Book Review: The Family Holiday by Shalini Boland Review from The Plain Spoken Pen

The Family Holiday Book Cover. A Woman sitting on an ocean dock looking out over stormy waves.
  • Title: The Family Holiday
  • Author: Shalini Boland
  • Publisher: Bookouture
  • Publication Date: March 29, 2022
  • Genre: Thriller
  • Buy Link: Amazon
  • Goodreads | BookBub

The Family Holiday Review from The Plain Spoken Pen

Reposted with permission. Originally posted on The Plain Spoken Pen.

I’m putting this first because there is a ginormous spoiler in the blurb. It’s at the end of the post. If you don’t want to know in significant part where the story is headed before you start reading, skip that part.

A very brief synopsis, so as not to give anything away: Beth and Niall live in Dorset. A decision is made that they’ll go on holiday, so they do a house swap. They’re going to the Italian coast, and the family that lives there will come stay in their cottage in Dorset. (That would squick me right out, having people stay in my house as if it’s theirs, but that’s another topic.) Beth hopes for a lovely holiday where she and Niall can work through this rough patch and get their marriage back on track. But alas, things do not go as she’d hoped. Stuff gets weird, bad things happen, and it isn’t looking like there will be a happily ever after here.

Now. My thoughts.

Not one of the main characters is truly likable. Beth, bless her heart, was such a doormat that I wasn’t sure whether to hug her or shake her. She takes whatever crap Niall wants to throw her way with minimal complaint. Beth had the unmitigated gall not to come running when Niall said to come NOW? Demerit. Beth drank too much? Black mark for her. The holiday isn’t perfect? Well, Beth planned it, so whatever is wrong is clearly her fault. And Niall throws a lot of crap her way. He is an abusive cretin of a man. He snipes at Beth for not devoting the entirety of her attention to family togetherness when it suits him, but he’s constantly bailing on family to go off and “work.” Every word out of his mouth seems crafted to cause Beth the maximum amount of mental anguish. I wanted to punch him.

Amber and Renzo aren’t much better. Amber is just a straight-up, stone-cold heifer. (I mean, she told Beth they’d leave their car at the airport for them, and then got a kick out of Beth’s frantic texts saying they couldn’t find it and worrying that it had been stolen. She knew good and well she didn’t leave the car at the airport, and it wasn’t a mixup or a slip. And that’s on the tame end of things Amber does.) She has not a nice bone in her body, and it seemed like Renzo deserved so much better than her. He puts her up on a pedestal and treats her like a princess. But then he turns out not to be worth a darn, either. Although his offenses, in the grand scheme of things, aren’t nearly as egregious as Amber’s. Still, maybe they did deserve each other.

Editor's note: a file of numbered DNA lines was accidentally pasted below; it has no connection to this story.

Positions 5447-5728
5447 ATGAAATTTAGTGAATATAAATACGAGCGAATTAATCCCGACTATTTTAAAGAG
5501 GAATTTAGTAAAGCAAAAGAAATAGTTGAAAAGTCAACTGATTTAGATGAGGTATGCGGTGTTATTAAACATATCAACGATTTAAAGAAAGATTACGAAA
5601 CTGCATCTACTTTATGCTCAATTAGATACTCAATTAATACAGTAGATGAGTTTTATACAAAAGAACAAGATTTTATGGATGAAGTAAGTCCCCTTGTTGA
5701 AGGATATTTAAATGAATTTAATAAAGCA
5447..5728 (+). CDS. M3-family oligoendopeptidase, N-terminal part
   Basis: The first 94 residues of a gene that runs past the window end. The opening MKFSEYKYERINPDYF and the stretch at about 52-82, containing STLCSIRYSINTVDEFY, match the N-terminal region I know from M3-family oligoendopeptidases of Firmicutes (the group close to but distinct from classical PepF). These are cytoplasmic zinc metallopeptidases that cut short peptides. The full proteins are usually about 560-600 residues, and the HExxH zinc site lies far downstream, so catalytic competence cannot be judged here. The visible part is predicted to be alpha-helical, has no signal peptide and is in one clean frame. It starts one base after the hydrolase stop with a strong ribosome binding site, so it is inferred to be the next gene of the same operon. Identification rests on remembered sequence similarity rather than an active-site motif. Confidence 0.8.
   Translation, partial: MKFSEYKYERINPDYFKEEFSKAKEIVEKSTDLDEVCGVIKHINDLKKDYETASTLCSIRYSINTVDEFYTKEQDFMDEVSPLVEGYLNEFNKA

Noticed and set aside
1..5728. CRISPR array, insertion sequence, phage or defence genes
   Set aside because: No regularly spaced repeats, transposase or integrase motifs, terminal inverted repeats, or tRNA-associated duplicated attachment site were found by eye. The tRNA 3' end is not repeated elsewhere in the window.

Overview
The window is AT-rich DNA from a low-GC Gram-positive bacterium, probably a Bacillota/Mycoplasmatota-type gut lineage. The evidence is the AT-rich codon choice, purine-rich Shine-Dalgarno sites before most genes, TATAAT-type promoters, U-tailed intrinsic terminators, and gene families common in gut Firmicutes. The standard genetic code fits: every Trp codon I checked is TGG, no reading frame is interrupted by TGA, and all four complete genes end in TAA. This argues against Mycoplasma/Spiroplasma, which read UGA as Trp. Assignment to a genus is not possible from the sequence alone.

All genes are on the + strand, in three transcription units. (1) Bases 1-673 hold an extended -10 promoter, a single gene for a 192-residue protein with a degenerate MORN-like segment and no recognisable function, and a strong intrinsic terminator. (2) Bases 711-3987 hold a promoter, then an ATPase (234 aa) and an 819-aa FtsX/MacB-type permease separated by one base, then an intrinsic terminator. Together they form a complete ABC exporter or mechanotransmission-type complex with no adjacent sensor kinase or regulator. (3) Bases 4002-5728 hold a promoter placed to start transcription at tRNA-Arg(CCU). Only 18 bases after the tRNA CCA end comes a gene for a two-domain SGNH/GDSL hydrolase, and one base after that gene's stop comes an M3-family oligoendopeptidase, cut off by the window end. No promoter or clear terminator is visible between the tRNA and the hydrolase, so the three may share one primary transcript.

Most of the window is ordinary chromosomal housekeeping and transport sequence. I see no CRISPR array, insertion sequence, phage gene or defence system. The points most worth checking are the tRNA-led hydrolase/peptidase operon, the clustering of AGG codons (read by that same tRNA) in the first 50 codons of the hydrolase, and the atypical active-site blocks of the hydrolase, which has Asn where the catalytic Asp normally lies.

And some of the plot really stretched the bounds of believability for me. If I’ve swapped houses for a vacation, there’s a break-in at my vacation house, and then two dudes who may or may not be Mafia come looking for the house’s owners? I am outta there like a flash. Gaslighting, abusive husband or no, my butt would be on a plane back to England. He could come or not, as he wished.

But this is a quick, tense, compelling read. I read it in two sittings, and it would have been one if I hadn’t had to get up early for work. Boland’s writing style pulls you into the story, whether the characters are pleasant or not. And the tension builds as the story goes. If you read the blurb, you know what’s coming at some point. But you don’t know when or how.

The epilogues at the end (yes, there are several) were a nice finishing touch. We learned something interesting about some folks, including the one really redeeming character in the book, Luciana. I think her epilogue made me like her even a little bit better.

So while the story gave me several reasons to want to scream and throw things, it was still a good read. Highly recommended for beach reading, as you can read it in one sitting if there aren’t any distractions. This was my first book of Boland’s to read, but I’m pretty sure it won’t be the last.

Disclaimer: I received an advance review copy from Bookouture and NetGalley. All opinions here are mine, and I don’t say nice things about books I don’t actually like.

About the author:

Shalini lives in Dorset, England with her husband, two children and Jess, their cheeky terrier cross. Before kids, she was signed to Universal Music Publishing as a singer songwriter, but now she spends her days writing suspense thrillers (in between school runs and hanging out endless baskets of laundry).

Book Description (spoiler, read at your own peril):

Two families. One house swap. A vacation to die for.

The white-washed Italian villa is perfect. I thought it might feel odd, living in a stranger’s house for the summer, but as my husband and children swim in the infinity pool, I start to relax. And then, in the back of a wardrobe, I find a photograph that shatters everything…

Sparkling green eyes, square jaw, lopsided smile. A young man with his arm around a beautiful woman. The picture is old and faded but I’d recognise him anywhere. The man is my husband.

But we’ve never met the family we’ve swapped homes with and my husband swears it isn’t him in the photo. He’s lying. We argue on the balcony with the sun setting behind us and I storm out.

When I finally calm down enough to go back to the villa to confront him, I find him sprawled across the veranda… dead.

Why would someone kill my husband? Am I in danger? And how well did I really know the man I married?

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